Why Kyle Dugger Could Be On Verge Of Becoming Real Star For Patriots

'Sky's the limit for him'

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There are many questions facing the New England Patriots defense, most of them pessimistic — and fair.

Can they stop the run? Are the young, inexperienced linebackers ready to assume larger roles? Who other than Matthew Judon and Christian Barmore will rush the quarterback? Can Judon avoid another late-season collapse? Who the heck is going to play outside cornerback?

But here’s another one: What if Kyle Dugger turns into one of the best safeties in the NFL?

Many eyes rolled when Bill Belichick used a 2020 second-round pick (his first in that draft) on Dugger, a freakishly athletic safety out of Division II Lenoire-Rhyne. But Dugger impressed in his rookie campaign, racking up 64 tackles while playing in 58% of New England’s defensive snaps across 14 games. Though Dugger’s impact might’ve waned as the season progressed, his usage steadily increased, indicating the Patriots’ confidence in his ability to handle a notoriously complex scheme. He finished 2020 as Pro Football Focus’ 49th-ranked safety, with his elite speed, physicality and instincts indicating a potential leap in Year 2.

And he largely delivered on the promise.

Dugger, playing in 77% of defensive snaps across 15 games, tied for second on the Patriots in both tackles (92) and interceptions (four). He also recovered one fumble, recorded five tackles for a loss and registered two quarterback hits. He finished 2021 as PFF’s 31st-ranked safety. Perhaps most importantly, Dugger made significant strides in pass coverage, mostly reversing a rookie-season trend of opposing offenses targeting him with large, athletic tight ends. He also demonstrated an ability to play all over the field, including in the box as a linebacker, the kind of versatility that has made safeties such as Patrick Chung and Adrian Phillips so successful in the Patriots defense.

Check out Dugger’s snaps by position, per PFF:

That versatility, along with Dugger’s approach to the game, is part of why his teammates believe the 26-year-old is on the cusp of stardom.

“I love Dug,” Devin McCourty said last Thursday after the Patriots canceled their final minicamp practice. “The way he’s able to not care about what people are saying about him, what he’s done in the past — being a D-II player — he doesn’t care about any of that. Dug shows up, can do everything, can play in the deep part of the field, can cover.

“Obviously, if you watched any of our games, you know he can knock your head off. I just love watching him grow. I think sky’s the limit for him.”

McCourty also believes that Dugger, a quieter guy who doesn’t have Twitter and barely is active on Instagram, has the traits necessary to become a leader in New England’s locker room.

“He works so hard and he has that mentality that young players don’t always have nowadays,” McCourty said. “He doesn’t really care where you rank him and all that, he just wants to win.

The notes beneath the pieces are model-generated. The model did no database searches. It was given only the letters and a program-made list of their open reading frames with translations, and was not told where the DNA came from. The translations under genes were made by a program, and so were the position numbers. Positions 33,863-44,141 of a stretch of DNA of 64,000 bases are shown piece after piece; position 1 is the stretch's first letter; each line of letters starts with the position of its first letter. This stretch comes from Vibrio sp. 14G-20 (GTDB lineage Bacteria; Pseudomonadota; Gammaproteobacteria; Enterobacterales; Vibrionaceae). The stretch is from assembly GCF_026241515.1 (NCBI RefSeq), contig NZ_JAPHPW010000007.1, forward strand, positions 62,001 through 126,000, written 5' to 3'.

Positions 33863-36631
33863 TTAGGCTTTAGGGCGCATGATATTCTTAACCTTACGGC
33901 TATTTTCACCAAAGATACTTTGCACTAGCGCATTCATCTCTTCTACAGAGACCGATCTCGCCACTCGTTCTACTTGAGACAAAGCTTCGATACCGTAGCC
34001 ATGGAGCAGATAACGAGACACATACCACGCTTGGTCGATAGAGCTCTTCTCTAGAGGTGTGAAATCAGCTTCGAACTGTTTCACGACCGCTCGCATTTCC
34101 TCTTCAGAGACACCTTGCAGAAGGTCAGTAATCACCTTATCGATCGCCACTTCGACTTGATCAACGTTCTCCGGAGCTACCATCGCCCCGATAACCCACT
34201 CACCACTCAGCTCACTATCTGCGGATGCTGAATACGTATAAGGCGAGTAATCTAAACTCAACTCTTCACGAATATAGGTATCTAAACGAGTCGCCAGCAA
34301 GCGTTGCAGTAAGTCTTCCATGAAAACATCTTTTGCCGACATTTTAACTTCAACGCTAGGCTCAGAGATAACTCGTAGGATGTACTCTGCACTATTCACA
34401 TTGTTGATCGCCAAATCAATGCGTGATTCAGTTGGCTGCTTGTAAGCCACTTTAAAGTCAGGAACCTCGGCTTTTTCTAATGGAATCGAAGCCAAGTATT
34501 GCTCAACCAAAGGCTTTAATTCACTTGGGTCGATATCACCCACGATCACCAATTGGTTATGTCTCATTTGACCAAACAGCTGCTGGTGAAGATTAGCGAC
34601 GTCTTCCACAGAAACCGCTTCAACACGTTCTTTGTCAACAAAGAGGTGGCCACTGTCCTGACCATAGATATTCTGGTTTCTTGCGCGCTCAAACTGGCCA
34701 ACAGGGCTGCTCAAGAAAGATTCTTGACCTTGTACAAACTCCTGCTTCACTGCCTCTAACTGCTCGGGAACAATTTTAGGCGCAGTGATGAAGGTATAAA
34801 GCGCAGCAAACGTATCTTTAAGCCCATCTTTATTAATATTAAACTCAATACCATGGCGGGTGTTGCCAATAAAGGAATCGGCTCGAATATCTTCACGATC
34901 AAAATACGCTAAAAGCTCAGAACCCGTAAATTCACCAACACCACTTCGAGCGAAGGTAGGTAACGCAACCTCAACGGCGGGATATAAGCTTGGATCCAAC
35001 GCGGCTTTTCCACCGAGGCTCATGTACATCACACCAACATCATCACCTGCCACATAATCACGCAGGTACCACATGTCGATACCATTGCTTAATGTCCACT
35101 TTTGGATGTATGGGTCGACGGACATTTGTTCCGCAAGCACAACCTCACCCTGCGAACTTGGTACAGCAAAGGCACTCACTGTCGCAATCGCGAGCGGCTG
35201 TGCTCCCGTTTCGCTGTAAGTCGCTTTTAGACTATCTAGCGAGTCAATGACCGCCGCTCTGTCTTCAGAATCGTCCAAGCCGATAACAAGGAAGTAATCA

“He wants to do the right things on the field, and I think that’s the recipe not only to be a good player — especially in this system to be one of the better safeties — but also to be the leader of this team and of the defense going forward. Watching him develop and doing those things has been fun, and I can’t wait to see how he continues to develop in the future.”

Perhaps more so than last offseason, Dugger is embracing the challenge of taking on a larger leadership role.

“Really, just the mental part,” Dugger said last Tuesday about his recent areas of growth. “Really start to embrace the vocal part and communication, trying to focus on the importance of being a vocal leader. … That’s been the biggest mindset.”

Dugger is by no means a finished product, and he has a long way to go before reaching his uncommonly high ceiling. There still were times last season when it looked as if Dugger was holding back, unsure of whether to trust his instincts and go for a potentially game-changing play. Striking that balance of letting the game come to him and going and taking it for himself occasionally eluded him over his first two seasons.

But when he puts it all together and lets it fly, Dugger can wreak havoc on opposing quarterbacks.

Similarly, Dugger is at his best when he goes full-bully.

Here’s an example of him doing just that:

… And here’s the opposite:

During a recent appearance on ex-Patriot Chris Long’s podcast, outside linebackers coach Steve Belichick identified Dugger as someone who is underrated on a national scale. His teammates and rivals have seen the light, but fans and pundits might still be in the dark.

“I think Chung is underrated,” Belichick said. “Guys like (Kyle) Van Noy. Guys like Dugger and Adrian Phillips last year.”

Don’t be surprised if Dugger, arguably a better and more versatile player than the significantly more-hyped Jamal Adams, forces his way into the national conversation by the end of this season and starts being talked about as one of the NFL’s top safeties. He’s that good.

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